Verse 4. Hear, O Israel,.... These are the words of Moses, stirring up the people to an attention to what he was about to say of this great and momentous article, the unity of God, to prevent their going into polytheism and idolatry. From one of the words here used, the Jews call this section Kiriathshema, which they oblige themselves to read twice a day, morning and evening {n}; the last letter of the first word in this verse, "Shema," meaning "hear," and the last letter of the last word in it, "Echad," meaning "one," are greater than ordinary; which seems designed to excite the attention to what is contained in this passage:

the Lord our God is one Lord; the doctrine of which is, that the Lord, who was the covenant God and Father of his people Israel, is but one Jehovah; he is Jehovah, the Being of beings, a self-existent Being, eternal and immutable; and he is but one in nature and essence; this appears from the perfection of his nature, his eternity, omnipotence, omnipresence, infinity, goodness, self-sufficiency, and perfection; for there can be but one eternal, one omnipotent, one omnipresent, one infinite, one that is originally and of himself good; one self, and all sufficient, and perfect Being; and which also may be concluded from his being the first cause of all things, which can be but one; and from his relations to his creatures, as their King, ruler, governor, and lawgiver. And for this purpose these words are cited in Mr 12:29 but then they no ways contradict the doctrine of a trinity of persons in the unity of the divine essence, the Father, Word, and Holy Spirit, which three are one; the one God, the one Jehovah, as here expressed; see 1 John 5:7 and so the ancient Jews understood this passage. In an ancient book of theirs it is said {o} Jehovah, Elohenu, Jehovah (i.e. Jehovah, our God, Jehovah); these are the three degrees with respect to this sublime mystery; "in the beginning God (Elohim) created the heavens and the earth"; and again {p}, Jehovah, Elohenu, Jehovah, they are one; the three forms (modes or things) which are one; and elsewhere {q} it is observed, there are two, and one is joined to them, and they are three; and when the three are one, he says to (or of) them, these are the two names which Israel heard, Jehovah, Jehovah, and Elohenu (our God) is joined unto them; and it is the seal of the ring of truth, and when they are joined they are one in one unity; which is illustrated by the three names the soul of man is called by, the soul, spirit, and breath; and elsewhere they say {r} the holy blessed God, and his Shechinah, are called one; see John 10:30.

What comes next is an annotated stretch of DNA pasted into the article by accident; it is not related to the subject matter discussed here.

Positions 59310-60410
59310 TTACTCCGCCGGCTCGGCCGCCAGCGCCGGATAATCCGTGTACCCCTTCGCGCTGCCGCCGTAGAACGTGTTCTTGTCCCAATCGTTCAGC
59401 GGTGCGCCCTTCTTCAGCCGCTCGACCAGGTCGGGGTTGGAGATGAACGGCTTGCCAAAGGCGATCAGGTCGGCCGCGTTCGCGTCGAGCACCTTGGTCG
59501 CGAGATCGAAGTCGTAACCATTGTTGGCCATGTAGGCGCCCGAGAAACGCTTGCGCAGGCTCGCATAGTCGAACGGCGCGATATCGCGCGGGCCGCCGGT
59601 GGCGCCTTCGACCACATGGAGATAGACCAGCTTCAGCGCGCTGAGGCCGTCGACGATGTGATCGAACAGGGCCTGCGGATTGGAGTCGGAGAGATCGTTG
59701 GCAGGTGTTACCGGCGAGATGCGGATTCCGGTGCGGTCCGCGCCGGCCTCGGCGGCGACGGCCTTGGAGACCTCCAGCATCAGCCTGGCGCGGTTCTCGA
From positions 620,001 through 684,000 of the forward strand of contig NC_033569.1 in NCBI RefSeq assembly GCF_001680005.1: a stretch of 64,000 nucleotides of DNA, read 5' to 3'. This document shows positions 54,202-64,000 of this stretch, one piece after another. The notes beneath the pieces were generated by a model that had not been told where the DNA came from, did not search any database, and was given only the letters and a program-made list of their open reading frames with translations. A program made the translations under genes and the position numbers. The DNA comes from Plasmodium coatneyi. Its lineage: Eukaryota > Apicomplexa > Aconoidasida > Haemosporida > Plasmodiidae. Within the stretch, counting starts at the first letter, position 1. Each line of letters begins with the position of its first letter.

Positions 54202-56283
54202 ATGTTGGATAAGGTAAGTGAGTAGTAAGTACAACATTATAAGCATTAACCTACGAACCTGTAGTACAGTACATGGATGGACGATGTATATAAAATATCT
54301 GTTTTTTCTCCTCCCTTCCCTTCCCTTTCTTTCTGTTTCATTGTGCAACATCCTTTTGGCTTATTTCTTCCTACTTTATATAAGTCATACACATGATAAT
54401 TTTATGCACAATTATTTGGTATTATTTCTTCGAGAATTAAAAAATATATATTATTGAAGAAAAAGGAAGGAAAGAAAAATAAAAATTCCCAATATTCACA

{n} Mist. Beracot, c. 1. sect. 1, 2. {o} Zohar in Gen. fol. 1, 3. {p} Ib. in Exod. fol. 18. 3, 4. {q} Ib. in Numb. fol. 67. 3. {r} Tikkune Zohar, Correct. 47. fol. 86. 2.

Verse 5. And thou shalt love the Lord thy God,.... Which is the first and chief commandment in the law, the sum and substance of the first table of it; and includes in it, or at least has connected with it, knowledge of God, esteem of him, delight in him, faith and trust in him, fear and worship of him, and obedience to him, which when right springs from it. God is to be loved because of the perfections of his nature, and the works of his hand, of nature, providence, and grace; and because of the relations he stands in to men, and especially to his own people; and because of his peculiar love to them; and, indeed, he is to be loved by all men for his care of them, and blessings of goodness bestowed on them; the manner in which this is to be done follows:

with all thine heart, and with all thy soul, and with all thy might; with a superlative love, above all creatures whatever; with the whole of the affections of the heart, with great fervency and ardour of spirit, in the sincerity of the soul, and with all the strength of grace a man has, with such love that is as strong as death. Jarchi interprets loving God with all the heart, that is, with thy heart not divided about God, a heart not divided between God and the creature; "all thy might" he interprets of mammon or substance; and, indeed, that is one way in which men may show their love to God, by laying out their substance in his service, and for the support of his cause and interest in the world. Aben Ezra by "the heart" understands knowledge, and by the "soul" the spirit of man that is in his body, and by might perfect love in the heart.

Verse 6. And these words, which I command thee this day,.... To hearken to, observe, and take notice of, that God is one, and is to be loved in the strongest manner that possibly can be: